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Southeast Asia, Christianity and Islam in

Robbie B. H. Goh
Oxford Islamic Studies Online What is This? Online-only content developed by noted scholars is continuously added to the site, part of our ongoing efforts to expand our coverage of the Islamic world.

Southeast Asia, Christianity and Islam in

Christianity and Islam stand in varied relationships to each other in the different countries of Southeast Asia. In some places the relationship between the two religious communities is tense and even confrontational, while elsewhere both communities face common threats from hostile state regimes. For the purposes of this entry, the definition of “Southeast Asia” will follow the membership of the Association of Southeast Asian Nations, consisting of Indonesia, Malaysia, the Philippines, Singapore, Thailand, Brunei, Myanmar, Vietnam, Laos, and Cambodia. In order to depict relationships, I will focus on communal life and action, and the discourses, events, and policy matters that influence these, rather than on institutional religions.

Christianity and Islam in the Muslim Nations.

In three of the countries in Southeast Asia—Indonesia, Malaysia, and Brunei—Islam is the dominant religion, its dominance established either constitutionally, or effectively by policy, or by sheer demographic weight. In the case of Malaysia, for example, article 3.1 of the constitution declares that “Islam is the religion of the Federation; but other religions may be practiced in peace and harmony in any part of the Federation.” Similarly for Brunei, the constitution declares that “the official religion of Brunei Darussalam shall be the Islamic religion: provided that all other religions may be practiced in peace and harmony by the persons professing them.” Indonesia’s constitution does not privilege Islam, and like Malaysia’s and Brunei’s constitutions guarantees each person the freedom “to worship and to practice the religion of his choice.”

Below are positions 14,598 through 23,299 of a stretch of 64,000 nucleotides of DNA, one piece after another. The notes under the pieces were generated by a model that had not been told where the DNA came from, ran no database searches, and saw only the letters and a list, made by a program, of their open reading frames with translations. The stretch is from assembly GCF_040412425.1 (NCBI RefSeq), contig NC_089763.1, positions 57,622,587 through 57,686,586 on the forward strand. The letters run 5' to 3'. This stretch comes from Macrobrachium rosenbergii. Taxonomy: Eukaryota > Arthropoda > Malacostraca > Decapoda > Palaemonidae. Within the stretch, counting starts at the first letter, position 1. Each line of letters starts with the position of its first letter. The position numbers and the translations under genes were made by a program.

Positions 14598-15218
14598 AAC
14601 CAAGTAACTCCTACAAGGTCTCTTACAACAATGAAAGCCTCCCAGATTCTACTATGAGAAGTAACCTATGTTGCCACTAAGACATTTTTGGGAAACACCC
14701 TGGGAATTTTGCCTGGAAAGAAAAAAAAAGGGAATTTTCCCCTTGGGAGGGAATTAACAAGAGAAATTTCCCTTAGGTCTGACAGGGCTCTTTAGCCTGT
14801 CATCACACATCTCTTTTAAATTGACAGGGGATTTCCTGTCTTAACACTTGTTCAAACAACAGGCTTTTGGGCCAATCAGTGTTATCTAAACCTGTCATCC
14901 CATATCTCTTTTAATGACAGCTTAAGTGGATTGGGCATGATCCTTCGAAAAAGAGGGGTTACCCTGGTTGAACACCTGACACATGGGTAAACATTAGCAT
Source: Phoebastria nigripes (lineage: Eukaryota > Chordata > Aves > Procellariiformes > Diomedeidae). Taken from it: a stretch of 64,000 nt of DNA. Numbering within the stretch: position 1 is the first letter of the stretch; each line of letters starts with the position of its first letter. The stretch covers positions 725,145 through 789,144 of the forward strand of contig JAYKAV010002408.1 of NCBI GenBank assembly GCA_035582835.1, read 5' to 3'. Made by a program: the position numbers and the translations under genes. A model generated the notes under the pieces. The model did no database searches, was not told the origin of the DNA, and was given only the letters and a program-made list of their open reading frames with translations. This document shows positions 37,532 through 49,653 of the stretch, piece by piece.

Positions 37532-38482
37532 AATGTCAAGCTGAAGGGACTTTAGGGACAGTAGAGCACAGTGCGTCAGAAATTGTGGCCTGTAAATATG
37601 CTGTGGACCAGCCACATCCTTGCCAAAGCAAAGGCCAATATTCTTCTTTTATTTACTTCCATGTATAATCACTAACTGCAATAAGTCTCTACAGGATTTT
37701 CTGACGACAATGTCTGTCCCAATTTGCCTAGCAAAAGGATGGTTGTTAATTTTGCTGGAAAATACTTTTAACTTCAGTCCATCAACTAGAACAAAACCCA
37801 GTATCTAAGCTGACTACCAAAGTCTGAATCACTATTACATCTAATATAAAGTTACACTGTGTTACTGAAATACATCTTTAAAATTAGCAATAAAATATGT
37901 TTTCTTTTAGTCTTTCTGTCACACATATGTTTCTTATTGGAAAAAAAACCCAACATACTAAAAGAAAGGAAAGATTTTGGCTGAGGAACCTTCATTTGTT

Freedom of religious practice in Islamic states.

Despite these assurances of freedom of worship in Malaysia and Brunei, and despite the fact that Islam is not constitutionally privileged in Indonesia, the freedom to practice other religions is often curtailed in various ways. The notion of an Islamic state essentially means the Islamization of society and culture, with the corresponding subordination of other religions insofar as they touch on that Islamization. Thus there is effectively a distinction between the existence of a religious institution, and the practices of that religion; while the former is permitted in the name of freedom of religion, the latter are closely scrutinized and acted against where they contravene the notion of the Islamic state. This is true of any of the religions other than Islam that are practiced in these nations, such as Hinduism, Buddhism, Taoism (or traditional Chinese beliefs), Sikhism, and Christianity. With Christianity specifically, some of the practices that are curtailed include education or teaching, print or publications, and the institutional governance of Christian institutions such as schools, churches, and seminaries.